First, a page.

Here Are the New Bon Appétit Test Kitchen Hosts

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Chrissy Tracey, one of the new Test Kitchen hosts. Photo: Bon Appétit/YouTube

Yesterday, Bon Appétit’s YouTube channel flickered back on — like the old TV your parents would hit a couple times — for the first time since June. The Condé Nast magazine released three new videos (including a teaser-trailer introducing the magazine’s new leadership), the first after a summer-long internal reckoning over issues of diversity, racism, inequity, and pay under former editor-in-chief Adam Rapoport. The series also now features a largely new and more diverse cast, as nearly every one of the Test Kitchen stars has left, starting with Priya Krishna, Rick Martinez, and Sohla El-Waylly in August.

Since then, Bon Appétit has hired a new editor-in-chief, Dawn Davis, who came to the magazine following a decorated career in the publishing world, and a new executive editor, Sonia Chopra, formerly of Eater. (The chef and restaurateur Marcus Samuelsson is also onboard in the role of “global brand adviser.”)

Yesterday, the new team introduced the video channel’s new hosts: DeVonn Francis, who founded the food service company Yardy; Tiana Gee, a Los Angeles private chef and caterer; Melissa Miranda, the chef and owner of Seattle Filipinx restaurant Musang; Samantha Seneviratne, author of The New Sugar and Spice; Chrissy Tracey, a vegan chef based out of Connecticut; Harold Villarosa, who runs the Filipino soul-food company Unkle Harolds; Rawlston Williams, chef behind New York’s Caribbean-inspired spot the Food Sermon; and Claudette Zepeda, a former Top Chef contestant who ran the acclaimed San Diego restaurant El Jardin. It’s no doubt an interesting group of people, including some who have made a real mark on New York’s food world (Francis, Williams) and others who are lesser-known but now getting a big chance. One of the first three videos published yesterday features Tracey, the other features Chris Morocco. (Morocco is one of three returning hosts, the others being Andy Baraghani and Brad Leone.)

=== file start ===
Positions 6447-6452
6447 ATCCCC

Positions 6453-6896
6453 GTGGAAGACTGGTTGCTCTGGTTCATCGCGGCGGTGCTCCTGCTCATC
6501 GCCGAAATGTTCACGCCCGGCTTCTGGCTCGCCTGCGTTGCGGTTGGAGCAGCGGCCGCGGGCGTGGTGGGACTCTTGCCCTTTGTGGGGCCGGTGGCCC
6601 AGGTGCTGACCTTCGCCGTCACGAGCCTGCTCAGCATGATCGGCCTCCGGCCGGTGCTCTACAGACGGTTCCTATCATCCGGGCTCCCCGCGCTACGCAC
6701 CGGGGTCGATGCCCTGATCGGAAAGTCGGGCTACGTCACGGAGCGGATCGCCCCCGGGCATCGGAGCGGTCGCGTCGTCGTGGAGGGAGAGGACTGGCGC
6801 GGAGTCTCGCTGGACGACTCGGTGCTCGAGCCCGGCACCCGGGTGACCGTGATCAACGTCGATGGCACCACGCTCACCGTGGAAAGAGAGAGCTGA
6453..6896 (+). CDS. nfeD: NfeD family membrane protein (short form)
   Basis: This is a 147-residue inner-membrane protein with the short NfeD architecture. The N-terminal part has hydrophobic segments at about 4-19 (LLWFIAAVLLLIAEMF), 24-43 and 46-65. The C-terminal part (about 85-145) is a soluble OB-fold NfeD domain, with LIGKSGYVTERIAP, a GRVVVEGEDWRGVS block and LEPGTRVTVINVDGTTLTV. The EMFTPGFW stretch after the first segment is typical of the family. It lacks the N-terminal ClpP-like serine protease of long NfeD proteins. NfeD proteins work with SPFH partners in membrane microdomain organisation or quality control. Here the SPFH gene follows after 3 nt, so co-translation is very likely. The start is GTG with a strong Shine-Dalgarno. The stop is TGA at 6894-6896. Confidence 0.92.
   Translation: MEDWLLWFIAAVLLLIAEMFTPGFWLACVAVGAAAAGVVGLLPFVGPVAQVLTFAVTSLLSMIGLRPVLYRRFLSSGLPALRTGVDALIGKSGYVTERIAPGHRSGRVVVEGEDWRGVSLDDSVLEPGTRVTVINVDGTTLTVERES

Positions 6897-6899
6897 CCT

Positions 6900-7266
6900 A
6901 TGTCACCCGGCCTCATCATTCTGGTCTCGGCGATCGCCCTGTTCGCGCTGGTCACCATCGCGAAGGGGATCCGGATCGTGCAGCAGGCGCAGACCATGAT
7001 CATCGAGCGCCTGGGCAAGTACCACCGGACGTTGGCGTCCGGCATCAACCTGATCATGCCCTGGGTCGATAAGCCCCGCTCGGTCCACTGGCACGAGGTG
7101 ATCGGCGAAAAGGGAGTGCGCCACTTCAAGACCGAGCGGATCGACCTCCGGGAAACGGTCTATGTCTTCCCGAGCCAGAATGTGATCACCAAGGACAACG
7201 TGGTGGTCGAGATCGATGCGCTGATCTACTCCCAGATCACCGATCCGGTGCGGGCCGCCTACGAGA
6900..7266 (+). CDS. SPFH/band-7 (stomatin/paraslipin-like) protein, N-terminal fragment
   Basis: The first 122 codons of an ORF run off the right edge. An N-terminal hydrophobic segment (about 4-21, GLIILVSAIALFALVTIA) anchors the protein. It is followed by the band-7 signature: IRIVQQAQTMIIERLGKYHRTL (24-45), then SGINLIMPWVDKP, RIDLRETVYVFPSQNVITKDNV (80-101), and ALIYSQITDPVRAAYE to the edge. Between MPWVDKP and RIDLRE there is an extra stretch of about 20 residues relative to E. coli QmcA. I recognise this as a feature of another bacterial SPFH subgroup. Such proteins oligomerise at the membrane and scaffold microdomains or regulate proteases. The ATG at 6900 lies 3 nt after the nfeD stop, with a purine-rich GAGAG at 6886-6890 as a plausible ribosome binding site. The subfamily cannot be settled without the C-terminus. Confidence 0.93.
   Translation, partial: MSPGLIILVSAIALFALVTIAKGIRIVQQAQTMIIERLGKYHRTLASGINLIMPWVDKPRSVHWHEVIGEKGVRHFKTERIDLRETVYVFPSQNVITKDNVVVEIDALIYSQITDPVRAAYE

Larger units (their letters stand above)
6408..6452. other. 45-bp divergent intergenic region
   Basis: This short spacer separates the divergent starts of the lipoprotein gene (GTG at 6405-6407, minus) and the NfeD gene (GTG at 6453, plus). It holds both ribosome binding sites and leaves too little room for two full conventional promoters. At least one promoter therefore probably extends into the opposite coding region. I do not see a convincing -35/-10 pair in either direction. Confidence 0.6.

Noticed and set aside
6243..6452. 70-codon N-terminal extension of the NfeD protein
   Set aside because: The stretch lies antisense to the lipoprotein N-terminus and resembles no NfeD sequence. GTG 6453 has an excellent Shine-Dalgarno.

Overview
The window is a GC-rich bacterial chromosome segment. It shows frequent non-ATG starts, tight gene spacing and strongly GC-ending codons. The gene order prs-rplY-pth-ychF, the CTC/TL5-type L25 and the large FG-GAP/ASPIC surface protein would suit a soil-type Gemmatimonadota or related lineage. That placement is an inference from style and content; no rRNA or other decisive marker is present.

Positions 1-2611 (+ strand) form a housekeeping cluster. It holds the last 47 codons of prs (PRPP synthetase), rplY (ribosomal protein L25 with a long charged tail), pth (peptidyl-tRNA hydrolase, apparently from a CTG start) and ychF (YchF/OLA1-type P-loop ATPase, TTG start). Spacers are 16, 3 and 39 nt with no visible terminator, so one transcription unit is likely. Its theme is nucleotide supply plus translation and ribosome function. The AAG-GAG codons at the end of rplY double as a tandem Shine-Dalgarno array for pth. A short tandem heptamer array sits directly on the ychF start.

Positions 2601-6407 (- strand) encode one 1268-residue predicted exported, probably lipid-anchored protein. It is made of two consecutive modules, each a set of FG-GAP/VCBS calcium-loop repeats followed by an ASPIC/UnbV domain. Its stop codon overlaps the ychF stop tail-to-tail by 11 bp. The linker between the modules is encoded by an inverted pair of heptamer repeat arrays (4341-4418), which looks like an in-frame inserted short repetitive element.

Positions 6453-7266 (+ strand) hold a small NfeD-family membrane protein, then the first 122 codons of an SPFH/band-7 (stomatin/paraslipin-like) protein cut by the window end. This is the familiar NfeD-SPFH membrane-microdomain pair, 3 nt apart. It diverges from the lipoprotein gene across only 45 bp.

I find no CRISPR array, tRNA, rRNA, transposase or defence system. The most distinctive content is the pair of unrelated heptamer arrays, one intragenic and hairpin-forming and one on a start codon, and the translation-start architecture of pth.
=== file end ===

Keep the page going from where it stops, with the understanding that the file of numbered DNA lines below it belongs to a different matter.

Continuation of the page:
Whether or not the Test Kitchen will regain the fervent, obsessive audience it had before remains to be seen. The videos certainly lost many fans over the summer as a result of the former hosts exposing issues at the magazine. El-Waylly’s comments about pay inequity — that “only white editors are paid for their video appearances” — sparked fan outrage (see: Justice for Sohla) and turned Test Kitchen stan accounts against the brand. Krishna, Martinez, and El-Waylly left simultaneously, because, in Krishna’s words, CNE’s promises for pay equity were just “lip service.” Speaking with Vulture’s E. Alex Jung, El-Waylly says she was offered a fair contract for video, including back pay, over the summer, but learned others weren’t getting the same.

Asked about the compensation and pay structure for the new hosts, a Condé Nast rep responded that “all video talent are being paid according to our standardized video compensation rate card according to, and in many ways exceeding, SAG/AFTRA rates.” Asked if she could share more specifics, the rep replied, “Industry standard rates are easy to Google.”

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